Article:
Marcello’s company, Sardinia Grand Tour, has been operating adventure itineraries for 12 years, but has seen a noticeable growth in demand for road cycling tours only recently. Sardinia might not have the roadie reputation or heritage of other Mediterranean islands such as Mallorca and Corsica, but it claims to have roads and landscapes no less impressive. Now that we’ve finally agreed on a route, I’m about to see for myself.

As we leave the hotel in the village of Tresnuraghes, a stream of immaculately turned-out locals is arriving at the church opposite for the Sunday morning service: young boys in ill-fitting suits and ties; giggling teenage girls with ribbons in their hair and phones in their hands; men with designer sunglasses and stubble; their wives clutching babies and matching handbags. They are smiling and happy. None of them arrive by bicycle. The emptiness of their lives shocks me.

We leave the village and are soon presented with a panorama of Sardinia’s west coast and its rippling, scorched hills. It’s a cloudless, still day. We follow the road down to the river Temo, soon arriving at the beautiful, bustling town of Bosa. We cross the river via a stone bridge before entering a maze of narrow, cobbled streets and tall, pastel-coloured buildings. For a Sunday morning, it’s a hive of activity. Tourists sit outside bars and restaurants, or wander between trestle tables laden with wine and cheese (it’s a wine festival, says Marcello). They are smiling and happy. None of them are riding bicycles. The emptiness of their lives shocks me.

Sardinia descending

OK, so Marcello has told me there’s a 12km climb coming up, and I’m feeling a bit jealous of all these happy, smiling people who are enjoying coffees, eating lunch or tasting wine without the spectre of a 12km climb looming over them. I put it down to the antibiotics I’m still on and Marcello’s wanton vandalism of my map which, even before he’d taken his felt-tip to it, hadn’t given any indication of something so arduous as a 12km mountain climb so early in the route.

We have a macchiato outside a bar. Marcello tells me how he studied ‘cycling and wine tourism’ at university. I ponder how those words would never have cohabitated in the same sentence a few years ago. He tells me how all cyclists are ‘big children at heart’, but he’s worked hard to convince hoteliers and other service providers that they expect adult levels of service: ‘Good food, nice rooms and a quiet night.’ That’s why Maria Cristina had been so anxious to satisfy my ‘special needs’ earlier.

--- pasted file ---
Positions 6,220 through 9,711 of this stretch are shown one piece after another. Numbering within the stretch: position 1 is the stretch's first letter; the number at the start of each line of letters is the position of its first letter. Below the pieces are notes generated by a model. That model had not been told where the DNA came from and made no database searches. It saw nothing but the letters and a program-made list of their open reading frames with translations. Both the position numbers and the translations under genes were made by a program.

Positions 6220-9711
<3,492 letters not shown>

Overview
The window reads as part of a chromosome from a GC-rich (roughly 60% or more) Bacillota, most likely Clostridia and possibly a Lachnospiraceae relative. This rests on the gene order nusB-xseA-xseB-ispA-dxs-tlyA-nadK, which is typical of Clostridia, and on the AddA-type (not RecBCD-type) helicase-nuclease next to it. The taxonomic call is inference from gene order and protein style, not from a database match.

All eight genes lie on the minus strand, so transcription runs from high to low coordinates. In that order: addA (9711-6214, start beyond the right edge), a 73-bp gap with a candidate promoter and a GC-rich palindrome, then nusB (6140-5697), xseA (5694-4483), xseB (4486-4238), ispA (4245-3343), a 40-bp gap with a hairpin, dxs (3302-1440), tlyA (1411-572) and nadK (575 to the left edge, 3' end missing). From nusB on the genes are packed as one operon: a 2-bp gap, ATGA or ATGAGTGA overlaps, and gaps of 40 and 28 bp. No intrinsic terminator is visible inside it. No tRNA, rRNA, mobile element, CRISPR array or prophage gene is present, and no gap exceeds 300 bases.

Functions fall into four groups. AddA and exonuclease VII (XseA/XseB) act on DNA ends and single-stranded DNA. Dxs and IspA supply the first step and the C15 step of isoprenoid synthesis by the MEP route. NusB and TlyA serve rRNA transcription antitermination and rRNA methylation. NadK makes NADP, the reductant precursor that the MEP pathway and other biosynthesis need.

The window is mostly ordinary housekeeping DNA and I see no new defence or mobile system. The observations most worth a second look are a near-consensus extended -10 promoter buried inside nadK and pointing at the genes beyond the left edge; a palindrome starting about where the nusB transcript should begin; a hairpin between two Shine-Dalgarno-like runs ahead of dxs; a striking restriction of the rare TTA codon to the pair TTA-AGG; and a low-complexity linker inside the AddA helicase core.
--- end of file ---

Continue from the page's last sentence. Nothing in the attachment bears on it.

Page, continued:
We pay the bill and click clack awkwardly across the cobbles to our bikes to ride back along the palm-fringed riverfront and over the bridge to a supermarket. The next village is at the top of the climb, and Marcello isn’t sure whether its restaurant will still be open for lunch or not, so we decide to stock up on bread, cheese and fruit.

Sardinia cycling

The start of the climb takes us tantalisingly close to the grey, bleak castle that dominates the hillside above Bosa. Beneath its 800-year-old walls, another row of trestle tables is dispensing wine, food and happiness to the tourists, but the scene is callously snatched away from me as the road veers sharply to the left. Suddenly it’s just me, Marcello and a road that disappears up into the heat haze ahead. There are no more smiling churchgoers or happy tourists. In fact, for the rest of the day, there will be hardly any traffic at all.

Marcello tells me that Sardinia – which is bigger than Wales – has a population of only 1.5 million. That’s the second-lowest population density of any Italian region. As we climb gradually, we see the hills and ridges of the island extending eastwards. The usual signs of civilisation – pylons, radio masts, chimneys, the smudge of a village or distant blur of a motorway – are all missing. It’s just a rolling patchwork of scrubland, forests and barren slopes. Its emptiness shocks me.

From McEwen to Aru